Blue Plaques

FENWICK, Ethel Gordon (1857-1947)

Plaque erected in 1999 by English Heritage at 20 Upper Wimpole Street, Marylebone, London, W1G 6LZ, City of Westminster

All images © English Heritage

Profession

Nursing Reformer

Category

Medicine, Philanthropy and Reform

Inscription

ETHEL GORDON FENWICK 1857-1947 Nursing Reformer lived here 1887-1924

Material

Ceramic

Ethel Gordon Fenwick, who campaigned successfully to raise the status and standards of nursing, is commemorated with an English Heritage plaque at 20 Upper Wimpole Street in Marylebone.

Early life

Born in Elgin, Scotland, and raised in Nottinghamshire, Ethel Gordon Manson was determined to become a nurse from an early age. She trained in Nottingham and Manchester and worked as a sister in the London Hospital before becoming – at the age of just 24 – Matron and Superintendent of Nursing at St Bartholomew’s Hospital

At St Barts she set high standards for her staff, and improved their working conditions. It was there too that she met Dr Bedford Fenwick (1855–1939), who she married in July 1887. Ethel resigned her post, as was then expected of a married woman, and the couple set up home at 20 Upper Wimpole Street. Their son, Christian, was born in 1888.

Portrait photograph of Ethel Gordon Fenwick
An undated photograph of Ethel Gordon Fenwick © History and Art Collection/Alamy Stock Photo

Nursing reformer

In married life Fenwick continued to pursue her passion for nursing by promoting the professional development of nurses. A standard caricature of the nurse in the late 19th century was the drunken and incompetent Mrs Gamp in Charles Dickens’s Martin Chuzzlewit. Fenwick did as much as any individual to change this.

In November 1887 Fenwick held a meeting of matrons and doctors in her drawing room at number 20, and it was there that the British Nurses' Association was founded. In 1893, this became the first women’s professional body to receive a royal charter. Fenwick was also the founding spirit behind the (still thriving) International Council of Nurses in 1899. She chaired its first congress in 1901, and attended her last, at the age of 80, in 1937. 

In 1892 Fenwick took over a journal, the Nursing Record, which she later renamed the British Journal of Nursing. She edited it for 53 years from 1902.

State registration for nurses

Fenwick’s greatest achievement was her successful campaign for the state registration of nurses, which distinguished trained nurses from the untrained. This was, she informed the readers of the British Medical Journal in 1909, ‘a question affecting the safety and well-being of the community in general’, since women calling themselves nurses ‘have been convicted and hanged for murder [and] proved guilty of … extensive frauds and of numerous thefts’.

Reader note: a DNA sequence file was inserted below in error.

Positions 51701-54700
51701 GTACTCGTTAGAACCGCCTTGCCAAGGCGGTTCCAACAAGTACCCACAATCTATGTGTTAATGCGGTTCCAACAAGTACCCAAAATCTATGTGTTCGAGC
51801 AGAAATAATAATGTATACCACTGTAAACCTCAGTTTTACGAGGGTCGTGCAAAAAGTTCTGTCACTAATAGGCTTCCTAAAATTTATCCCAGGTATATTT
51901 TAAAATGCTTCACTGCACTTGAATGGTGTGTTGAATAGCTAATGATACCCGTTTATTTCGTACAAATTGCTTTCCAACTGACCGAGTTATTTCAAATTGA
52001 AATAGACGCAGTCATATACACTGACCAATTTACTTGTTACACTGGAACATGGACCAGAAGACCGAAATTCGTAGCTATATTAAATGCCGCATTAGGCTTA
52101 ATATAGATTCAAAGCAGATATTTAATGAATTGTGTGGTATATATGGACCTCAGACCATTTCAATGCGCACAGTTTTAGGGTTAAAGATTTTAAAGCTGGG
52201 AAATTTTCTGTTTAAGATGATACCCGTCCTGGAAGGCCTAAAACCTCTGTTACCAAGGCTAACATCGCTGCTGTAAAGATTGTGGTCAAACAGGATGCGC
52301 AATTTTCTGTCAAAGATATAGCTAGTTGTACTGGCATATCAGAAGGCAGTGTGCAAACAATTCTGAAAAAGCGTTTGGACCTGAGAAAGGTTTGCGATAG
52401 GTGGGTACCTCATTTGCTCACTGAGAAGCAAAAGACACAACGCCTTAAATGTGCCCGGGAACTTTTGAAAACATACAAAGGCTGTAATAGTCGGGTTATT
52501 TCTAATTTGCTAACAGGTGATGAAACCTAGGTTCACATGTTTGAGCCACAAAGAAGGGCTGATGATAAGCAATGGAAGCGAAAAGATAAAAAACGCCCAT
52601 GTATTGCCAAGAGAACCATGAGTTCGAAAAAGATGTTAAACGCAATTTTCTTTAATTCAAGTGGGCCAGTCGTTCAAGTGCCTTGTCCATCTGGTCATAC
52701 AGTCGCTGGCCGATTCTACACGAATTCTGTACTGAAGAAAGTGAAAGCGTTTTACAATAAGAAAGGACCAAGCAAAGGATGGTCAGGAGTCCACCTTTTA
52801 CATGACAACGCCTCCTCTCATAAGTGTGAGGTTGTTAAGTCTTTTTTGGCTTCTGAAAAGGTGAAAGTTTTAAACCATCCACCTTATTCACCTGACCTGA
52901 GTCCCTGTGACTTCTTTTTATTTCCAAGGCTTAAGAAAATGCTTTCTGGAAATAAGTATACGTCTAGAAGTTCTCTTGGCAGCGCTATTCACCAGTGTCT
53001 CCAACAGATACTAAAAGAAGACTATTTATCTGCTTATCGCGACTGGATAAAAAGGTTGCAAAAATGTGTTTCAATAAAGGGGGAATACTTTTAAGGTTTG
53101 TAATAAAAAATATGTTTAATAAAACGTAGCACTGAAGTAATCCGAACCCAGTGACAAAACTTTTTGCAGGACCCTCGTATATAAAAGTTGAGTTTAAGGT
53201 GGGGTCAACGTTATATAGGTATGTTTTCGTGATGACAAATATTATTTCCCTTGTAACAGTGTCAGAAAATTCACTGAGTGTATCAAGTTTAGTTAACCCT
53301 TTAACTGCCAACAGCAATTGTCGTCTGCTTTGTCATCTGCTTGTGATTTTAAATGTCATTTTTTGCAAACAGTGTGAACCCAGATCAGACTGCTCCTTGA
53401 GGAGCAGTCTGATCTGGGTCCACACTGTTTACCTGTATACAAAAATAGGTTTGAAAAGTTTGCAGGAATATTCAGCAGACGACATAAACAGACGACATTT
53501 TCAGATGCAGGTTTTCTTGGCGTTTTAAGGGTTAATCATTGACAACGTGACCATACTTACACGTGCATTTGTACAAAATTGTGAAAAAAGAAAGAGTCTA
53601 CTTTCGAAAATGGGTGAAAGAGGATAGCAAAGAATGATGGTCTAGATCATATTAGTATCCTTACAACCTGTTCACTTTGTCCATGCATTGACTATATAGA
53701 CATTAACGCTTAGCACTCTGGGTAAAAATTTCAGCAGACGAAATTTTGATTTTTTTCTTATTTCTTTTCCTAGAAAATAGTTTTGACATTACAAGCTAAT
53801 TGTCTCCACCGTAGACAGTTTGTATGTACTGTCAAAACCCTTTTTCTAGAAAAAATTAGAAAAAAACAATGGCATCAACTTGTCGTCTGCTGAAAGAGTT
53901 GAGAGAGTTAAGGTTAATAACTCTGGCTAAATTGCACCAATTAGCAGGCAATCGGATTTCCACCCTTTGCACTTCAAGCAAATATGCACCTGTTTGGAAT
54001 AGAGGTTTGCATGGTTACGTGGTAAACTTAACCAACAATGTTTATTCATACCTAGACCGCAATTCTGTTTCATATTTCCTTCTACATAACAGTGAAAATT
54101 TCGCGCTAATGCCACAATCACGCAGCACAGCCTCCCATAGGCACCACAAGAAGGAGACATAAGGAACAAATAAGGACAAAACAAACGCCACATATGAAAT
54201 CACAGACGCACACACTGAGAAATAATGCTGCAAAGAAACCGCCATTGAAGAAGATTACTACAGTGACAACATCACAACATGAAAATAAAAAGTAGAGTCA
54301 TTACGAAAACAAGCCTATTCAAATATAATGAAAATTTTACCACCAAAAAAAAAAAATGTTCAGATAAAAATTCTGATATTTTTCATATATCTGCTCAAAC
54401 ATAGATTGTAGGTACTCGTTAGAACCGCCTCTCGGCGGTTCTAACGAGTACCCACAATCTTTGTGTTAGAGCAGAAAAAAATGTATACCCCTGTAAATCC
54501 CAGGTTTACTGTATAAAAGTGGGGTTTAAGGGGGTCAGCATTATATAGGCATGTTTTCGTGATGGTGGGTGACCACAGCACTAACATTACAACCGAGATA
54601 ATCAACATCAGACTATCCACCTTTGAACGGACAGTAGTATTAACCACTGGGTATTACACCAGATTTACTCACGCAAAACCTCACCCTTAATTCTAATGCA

A supporter of women’s suffrage, Fenwick also believed that ‘the nurse question is the woman question’. The strident opposition she encountered from many doctors and hospital managers often reads like an anxious defence of male privilege. Yet among the opponents of state registration was Florence Nightingale, who thought it wrong to judge nursing ability by theoretical exams.

Fenwick founded the Society for the State Registration of Nurses in 1902, and – at the third attempt – saw registration become law in December 1919 (she watched from the House of Commons gallery). By this time the deficiencies in training and standards demonstrated during the First World War had convinced many more ordinary nurses of the benefits of registration.

Ethel Gordon Fenwick became, appropriately, ‘State Registered Nurse No. 1’ and she was appointed to the new statutory body, the General Nursing Council.

Later life

Fenwick moved away from Upper Wimpole Street in late 1924 or early 1925 to 12 Barton Street, Westminster, where she lived until 1940. 

Her later years were marked by a feud with the College of Nursing, which had been established 1916 (and is now the Royal College of Nursing). Fenwick objected strongly to its campaign to allow assistant nurses join the register, and was voted off the General Nursing Council as a result. ‘State Enrolled Nurses’ were duly sanctioned in the 1940s, though not before Fenwick had fired off a stiff letter to Winston Churchill.

In 1926 she set up a rival institution, the British College of Nurses, which folded in 1956. Ethel Gordon Fenwick died in March 1947 at a friend’s house in St Alban’s.

Read more about Ethel Gordon Fenwick at the Oxford Dictionary of National Biography.

Nearby Blue Plaques

Nearby Blue Plaques


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